On WN, I've never had the problem....oh..except that kicking child thing.
BA97 From Canada, joined Apr 2004, 377 posts, RR: 0
Reply 24, posted (11 years 8 months 4 weeks 1 day 20 hours ago) and read 4684 times:
Knees and reclining seats....try your lap top. Several times I have had the seat in front recline and the top of the cavity that the folding table came down from catching and squeezing the screen of my laptop. Twice I had the frame start to buckle at the hinge.
there is economy class, business class, first class...then Concorde..pure class
: I am a bigger person and the seat in front of me is sometimes near my face!!!! Try having a person recline fully with a bad case of dandruff shoved in
: Seat recline is definitely a right. It becomes so when you purchase your ticket. Implying that it is a privilege is also implying that you need the pe
: To most of us, it is certainly a right. If you think I am not going to recline my seat on an 8 hour overnight flight, you have got to be kidding. With
: Don't you find it strange that so many keep saying it is their right to have a recline that inconveniences others? It's all "ME, ME, ME!" What's wrong
: Everyone has the right to recline their seat.
: Have a look at this recent thread for more debate on reclining seats: http://www.airliners.net/discussions/general_aviation/read.main/1497601/4/
: As a 6'4" guy, if I HAVE to sit in Y, I make life a living hell for anyone who reclines on me... Its actually pretty easy to push the seats back to th
: I understand both sides of the recline argument, but as a college student on a very tight budget with no premier status on any airline I am lucky if I
: It would seem Wake and myself are in the same boat, at least in spirit. The only option is to fight back, especially if it is some jackass kid in fro
: RECLINE! What a childish debate. If moving your seat back 3'' is such a huge issue to some, then they need to sit in the premium cabin. They make them
: I just try to make the best of it. Some people dont care but most are very conscious of the fact that they are infringing on my personal space. I fig
: I like how many people thing it is their god given right to recline their seat no matter who it impacts. Maybe that is what is wrong with society that
: If someone is going to be uncomfortable so you can be a little more comfortable why bother. It is not like you will be in pain if you cannot recline
: Advertisement or not. Still does not mean you have to do it. It all comes down to courtesy and respect for people. GS
: Advertisement or not. Still does not mean you have to do it. It all comes down to courtesy and respect for people. I don't recline during a meal serv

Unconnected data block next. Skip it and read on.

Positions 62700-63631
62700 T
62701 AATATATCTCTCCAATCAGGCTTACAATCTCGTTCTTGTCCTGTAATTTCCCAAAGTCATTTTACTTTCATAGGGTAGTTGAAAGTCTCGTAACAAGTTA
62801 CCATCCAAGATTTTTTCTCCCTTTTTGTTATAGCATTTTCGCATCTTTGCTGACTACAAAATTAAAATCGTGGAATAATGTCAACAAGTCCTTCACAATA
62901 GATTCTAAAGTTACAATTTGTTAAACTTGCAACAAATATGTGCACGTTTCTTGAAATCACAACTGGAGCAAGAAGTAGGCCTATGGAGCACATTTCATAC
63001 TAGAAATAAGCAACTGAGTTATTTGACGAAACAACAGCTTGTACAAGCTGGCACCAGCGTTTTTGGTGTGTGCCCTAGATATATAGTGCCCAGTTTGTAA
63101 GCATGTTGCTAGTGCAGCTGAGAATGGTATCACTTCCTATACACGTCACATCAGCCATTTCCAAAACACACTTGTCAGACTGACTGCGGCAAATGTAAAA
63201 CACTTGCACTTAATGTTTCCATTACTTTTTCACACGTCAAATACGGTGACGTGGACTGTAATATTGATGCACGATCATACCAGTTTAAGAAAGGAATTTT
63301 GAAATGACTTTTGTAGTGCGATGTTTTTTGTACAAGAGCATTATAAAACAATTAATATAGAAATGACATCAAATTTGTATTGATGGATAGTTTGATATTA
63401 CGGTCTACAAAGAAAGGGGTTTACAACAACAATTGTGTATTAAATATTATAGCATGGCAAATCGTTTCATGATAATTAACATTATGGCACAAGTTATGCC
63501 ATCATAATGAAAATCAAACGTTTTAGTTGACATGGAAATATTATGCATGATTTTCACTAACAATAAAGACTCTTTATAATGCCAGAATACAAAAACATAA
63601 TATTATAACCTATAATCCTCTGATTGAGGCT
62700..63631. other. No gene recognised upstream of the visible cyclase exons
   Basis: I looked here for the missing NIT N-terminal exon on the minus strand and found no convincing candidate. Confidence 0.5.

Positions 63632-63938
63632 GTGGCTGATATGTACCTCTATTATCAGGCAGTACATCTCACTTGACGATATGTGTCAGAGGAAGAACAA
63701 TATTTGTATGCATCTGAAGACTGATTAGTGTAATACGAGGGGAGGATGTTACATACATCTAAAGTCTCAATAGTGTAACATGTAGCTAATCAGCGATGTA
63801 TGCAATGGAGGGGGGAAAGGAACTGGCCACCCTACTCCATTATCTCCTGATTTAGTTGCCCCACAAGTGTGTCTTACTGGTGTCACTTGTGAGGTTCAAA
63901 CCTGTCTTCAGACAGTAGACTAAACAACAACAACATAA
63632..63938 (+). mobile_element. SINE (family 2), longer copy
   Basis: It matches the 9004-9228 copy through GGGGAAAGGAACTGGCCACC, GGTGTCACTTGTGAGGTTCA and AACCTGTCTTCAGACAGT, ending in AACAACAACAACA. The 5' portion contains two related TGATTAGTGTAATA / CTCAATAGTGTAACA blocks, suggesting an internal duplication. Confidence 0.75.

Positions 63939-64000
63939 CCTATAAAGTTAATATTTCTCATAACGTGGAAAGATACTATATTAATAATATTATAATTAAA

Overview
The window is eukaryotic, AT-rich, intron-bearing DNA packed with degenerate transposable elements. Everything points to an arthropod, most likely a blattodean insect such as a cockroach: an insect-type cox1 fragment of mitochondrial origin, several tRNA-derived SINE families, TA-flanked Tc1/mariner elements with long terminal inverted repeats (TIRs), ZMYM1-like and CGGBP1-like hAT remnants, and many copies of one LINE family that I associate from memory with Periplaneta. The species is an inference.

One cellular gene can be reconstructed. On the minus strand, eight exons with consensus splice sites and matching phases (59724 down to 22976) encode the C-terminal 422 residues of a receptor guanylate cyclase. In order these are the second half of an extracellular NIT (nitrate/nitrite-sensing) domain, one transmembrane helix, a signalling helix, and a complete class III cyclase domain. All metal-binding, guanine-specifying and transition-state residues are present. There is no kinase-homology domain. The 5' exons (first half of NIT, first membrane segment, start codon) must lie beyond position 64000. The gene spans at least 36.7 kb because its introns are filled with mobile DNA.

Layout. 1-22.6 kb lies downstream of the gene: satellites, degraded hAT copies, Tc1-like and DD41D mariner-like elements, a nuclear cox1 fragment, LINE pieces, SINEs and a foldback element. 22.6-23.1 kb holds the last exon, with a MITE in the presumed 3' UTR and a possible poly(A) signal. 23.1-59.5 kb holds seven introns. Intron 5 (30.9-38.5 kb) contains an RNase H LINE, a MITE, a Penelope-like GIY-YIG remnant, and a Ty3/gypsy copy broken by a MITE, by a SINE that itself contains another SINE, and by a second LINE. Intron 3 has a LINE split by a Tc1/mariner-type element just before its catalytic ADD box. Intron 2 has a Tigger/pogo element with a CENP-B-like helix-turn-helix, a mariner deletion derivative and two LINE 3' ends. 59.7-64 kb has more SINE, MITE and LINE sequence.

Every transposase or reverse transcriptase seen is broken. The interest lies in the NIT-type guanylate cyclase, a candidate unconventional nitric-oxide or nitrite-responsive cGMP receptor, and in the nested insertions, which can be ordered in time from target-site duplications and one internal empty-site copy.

: Hi, I'm a new member on a.net and this is my first post ever. In my opinion, this is the wrong discussion. Reclining - a right or a privilege. It shou
: its just like the issue for overweight people, if you need space for your legs- pay for it! upgrade to premium. If you don't have the money...too bad.
: You can be comfortable sitting up right.......How comfortable is the person with a chair on their knees....? GS
: All this discussion would be moot if the airlines would give pax humane seat pitch!! It's their fault.
: GSPSPOT You got the point, the airlines have to change their seating layout, increasing seat pitch, but they do the opposite. This is against the heal
: GSPSOT and 777heavy All this discussion would be moot if the airlines would give pax humane seat pitch!! It's their fault. The airlines have already d
: Unfortunately, Pelican, few U.S. domestic flights have such a thing. And it seems only non-U.S. airlines offer "premium" economy cabins. AA's MRTC is
: AAJAXFlyer : thanks for looking for my lap top. We are all stuck in a cigar tube for hours. Mutual understanding. I want to recline to get an inch be
: You shouldn't have to pay extra for comfort. Obviously enough people find airline seats comfortable enough to keep traveling in them. If they were in
: When you purchase a ticket, you rent the space that between where you rest your legs under the seat in front of you, to the place where the seat is in
: I think its a right to recline. Out of respect for the people behind me, I always bring the seatback upright for meals, until I know that their meal h
: It gets on my nerves when people simply say "pay for business class". Business-class, as its name suggests, is designed for passengers travelling on b
52 MAS A330
: When flying in Y, i hardly ever, if possible, recline my seat. Even if i do, i dont recline it all the way.
: Whenever I fly, I always ask the person behind me if they would mind if I reclined my seat. Usually though no one sits behind me, because I sit in the